On this day in 1943 the Metropolitan Opera on tour performed La traviata at the Chicago Civic Opera House. 

Cecil Smith in the Chicago Tribune:

It would require neither a long nor a retentive memory to recall at least half a dozen better “Traviatas” than the dismal charade vouchsafed by the Metropolitan Opera company on the Civic Opera house stage last evening. Like the mediocre “Faust” of two evenings earlier, last night’s “Traviata” strengthened the impression that the Metropolitan’s notable specialties – like the Mozart and Wagner operas and such restudied works as “La Forza del Destino” – are mounted at the expense of the conventional repertory.

Touching tho its music is in its own right, “La Traviata” is essentially a music drama; it action and motivation, tho tinged with mid-19th century sentimentalism, are more believable than the stereotyped machinations of “Il Trovatore,” “La Forza del Destino,” or even “Aida.” Yet dramatic integrity was precisely the quality that was woefully missing from “La Traviata” last night. The unfurling of the story was as unconvincing as the unlikely circumstances of “La Forza del Destino” had been unexpectedly convincing the night before.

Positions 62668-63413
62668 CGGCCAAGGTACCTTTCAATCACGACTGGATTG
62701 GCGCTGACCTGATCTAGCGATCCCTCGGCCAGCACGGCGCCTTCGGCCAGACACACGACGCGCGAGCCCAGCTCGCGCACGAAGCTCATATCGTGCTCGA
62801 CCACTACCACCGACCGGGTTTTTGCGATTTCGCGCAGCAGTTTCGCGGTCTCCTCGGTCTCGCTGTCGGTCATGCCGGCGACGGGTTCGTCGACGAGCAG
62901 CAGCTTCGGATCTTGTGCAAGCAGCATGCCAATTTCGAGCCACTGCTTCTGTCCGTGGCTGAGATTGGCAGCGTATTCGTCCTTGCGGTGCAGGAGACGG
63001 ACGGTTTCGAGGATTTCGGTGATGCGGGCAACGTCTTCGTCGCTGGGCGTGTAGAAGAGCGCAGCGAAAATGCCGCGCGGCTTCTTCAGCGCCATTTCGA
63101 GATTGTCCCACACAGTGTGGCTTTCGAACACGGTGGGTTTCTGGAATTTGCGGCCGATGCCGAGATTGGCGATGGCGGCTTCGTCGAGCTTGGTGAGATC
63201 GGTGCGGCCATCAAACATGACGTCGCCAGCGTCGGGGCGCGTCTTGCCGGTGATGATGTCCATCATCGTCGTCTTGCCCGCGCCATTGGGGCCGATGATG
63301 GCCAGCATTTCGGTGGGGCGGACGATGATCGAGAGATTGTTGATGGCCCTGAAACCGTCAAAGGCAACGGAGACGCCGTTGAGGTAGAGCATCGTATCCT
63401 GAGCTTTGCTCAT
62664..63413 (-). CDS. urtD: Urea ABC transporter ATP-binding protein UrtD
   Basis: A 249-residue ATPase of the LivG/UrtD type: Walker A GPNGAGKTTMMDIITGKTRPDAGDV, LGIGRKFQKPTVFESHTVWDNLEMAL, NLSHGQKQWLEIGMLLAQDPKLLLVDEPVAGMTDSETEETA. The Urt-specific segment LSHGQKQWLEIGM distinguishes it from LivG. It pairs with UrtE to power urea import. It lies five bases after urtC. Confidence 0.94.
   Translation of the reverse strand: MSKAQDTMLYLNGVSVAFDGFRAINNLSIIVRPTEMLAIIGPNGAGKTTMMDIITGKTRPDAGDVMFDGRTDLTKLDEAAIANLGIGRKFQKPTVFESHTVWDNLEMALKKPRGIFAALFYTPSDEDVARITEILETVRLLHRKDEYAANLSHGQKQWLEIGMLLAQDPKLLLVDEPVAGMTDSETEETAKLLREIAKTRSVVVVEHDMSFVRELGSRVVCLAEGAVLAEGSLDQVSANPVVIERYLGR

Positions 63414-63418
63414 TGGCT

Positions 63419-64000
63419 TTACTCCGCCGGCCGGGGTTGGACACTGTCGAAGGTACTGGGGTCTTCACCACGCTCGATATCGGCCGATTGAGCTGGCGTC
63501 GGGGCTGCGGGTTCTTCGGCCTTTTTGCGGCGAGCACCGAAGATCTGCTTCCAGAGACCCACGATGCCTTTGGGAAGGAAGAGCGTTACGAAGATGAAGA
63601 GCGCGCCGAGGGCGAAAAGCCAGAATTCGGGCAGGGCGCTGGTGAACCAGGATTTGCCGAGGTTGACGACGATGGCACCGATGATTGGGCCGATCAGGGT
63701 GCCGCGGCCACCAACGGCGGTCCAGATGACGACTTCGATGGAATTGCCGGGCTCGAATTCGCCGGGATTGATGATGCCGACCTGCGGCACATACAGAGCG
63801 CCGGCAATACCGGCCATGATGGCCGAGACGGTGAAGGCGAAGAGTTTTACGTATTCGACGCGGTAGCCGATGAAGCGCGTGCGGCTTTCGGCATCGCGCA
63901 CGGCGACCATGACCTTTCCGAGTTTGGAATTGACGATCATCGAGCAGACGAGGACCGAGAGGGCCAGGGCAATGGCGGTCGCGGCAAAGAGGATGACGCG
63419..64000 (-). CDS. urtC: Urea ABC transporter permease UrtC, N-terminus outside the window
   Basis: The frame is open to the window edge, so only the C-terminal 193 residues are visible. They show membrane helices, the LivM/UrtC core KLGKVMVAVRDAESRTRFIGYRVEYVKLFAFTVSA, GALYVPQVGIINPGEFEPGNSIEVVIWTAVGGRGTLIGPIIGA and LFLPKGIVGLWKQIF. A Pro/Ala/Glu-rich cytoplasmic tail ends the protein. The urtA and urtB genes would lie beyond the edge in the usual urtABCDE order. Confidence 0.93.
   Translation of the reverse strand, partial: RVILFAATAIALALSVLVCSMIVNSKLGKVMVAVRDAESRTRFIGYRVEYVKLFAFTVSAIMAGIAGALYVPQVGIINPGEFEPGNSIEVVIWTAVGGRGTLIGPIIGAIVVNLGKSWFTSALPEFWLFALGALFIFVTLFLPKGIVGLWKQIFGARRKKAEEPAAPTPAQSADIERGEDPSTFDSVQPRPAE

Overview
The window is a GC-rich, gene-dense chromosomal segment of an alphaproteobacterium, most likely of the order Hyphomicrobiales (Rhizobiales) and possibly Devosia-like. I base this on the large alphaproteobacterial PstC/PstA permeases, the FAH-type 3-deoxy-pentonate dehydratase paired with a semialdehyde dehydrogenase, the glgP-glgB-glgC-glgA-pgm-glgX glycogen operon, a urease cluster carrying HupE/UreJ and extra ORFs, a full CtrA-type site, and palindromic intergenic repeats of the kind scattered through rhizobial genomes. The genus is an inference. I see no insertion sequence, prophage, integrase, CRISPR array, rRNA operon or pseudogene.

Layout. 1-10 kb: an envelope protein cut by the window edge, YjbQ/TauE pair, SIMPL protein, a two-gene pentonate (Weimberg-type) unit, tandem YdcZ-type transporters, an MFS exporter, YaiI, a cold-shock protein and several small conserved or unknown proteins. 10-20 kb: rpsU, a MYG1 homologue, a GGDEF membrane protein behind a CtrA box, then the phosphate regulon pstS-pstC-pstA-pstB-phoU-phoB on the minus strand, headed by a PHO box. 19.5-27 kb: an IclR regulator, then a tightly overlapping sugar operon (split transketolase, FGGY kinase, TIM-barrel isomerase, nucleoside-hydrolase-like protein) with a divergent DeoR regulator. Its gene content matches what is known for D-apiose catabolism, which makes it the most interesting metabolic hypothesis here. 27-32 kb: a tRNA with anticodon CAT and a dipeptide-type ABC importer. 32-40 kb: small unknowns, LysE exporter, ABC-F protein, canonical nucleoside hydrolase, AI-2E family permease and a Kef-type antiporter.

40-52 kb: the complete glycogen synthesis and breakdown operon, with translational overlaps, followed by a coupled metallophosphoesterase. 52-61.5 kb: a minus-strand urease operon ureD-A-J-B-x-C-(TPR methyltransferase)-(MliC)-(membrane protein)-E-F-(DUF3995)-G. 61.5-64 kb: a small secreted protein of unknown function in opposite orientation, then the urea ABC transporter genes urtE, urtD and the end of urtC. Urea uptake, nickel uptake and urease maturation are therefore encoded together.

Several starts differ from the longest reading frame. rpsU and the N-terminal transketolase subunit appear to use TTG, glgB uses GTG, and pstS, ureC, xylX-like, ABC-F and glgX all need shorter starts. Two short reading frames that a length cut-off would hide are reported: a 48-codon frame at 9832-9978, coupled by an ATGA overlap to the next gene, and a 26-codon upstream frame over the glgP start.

On one occasion – on Nov. 29, 1940, to be exact – Helen Jepson gave a characterization of the unlucky Violetta which was human and three dimensional in its dramatic conception, and matched by an equally illuminating and expressive vocalism. This may have been because Jarmila Novotna had enchanted an audience in her debut in the same part a few days earlier. Since that time Miss Jepson has never again seemed to concentrate upon her responsibilities as an actress.

Last night, in addition to an acting performance that lapsed repeatedly into vacuity, Miss Jepson had to grapple with a strangely intractable voice. The sheer act of vocalizing seemed neither an easy nor a dependable matter for her; tones, especially high ones, were often pinched and edgy, and her vocal line generally was blemished and much too frequently off pitch.

Leonard Warren, in his Chicago debut, contributed to the static effect of the performance by substituting conventional gesticulation for communicative acting, and by turning his stalwart young baritone into a strange mush in the attempt to sing with restraint. When he opened up into a superb high A flat, full voice, at the end of the second act, the effect was electric, and one realized what a good Amonasro or Escamillo he probably can be.

James Melton presented a genuinely romantic figure as Alfredo, singing the music with well conceived style, if without quite the proper vocal timbre for it. Cesare Sodero, also making his Chicago debut, conducted disappointingly, seldom revealing the imagination to make the orchestral score anything other than plodding and factual.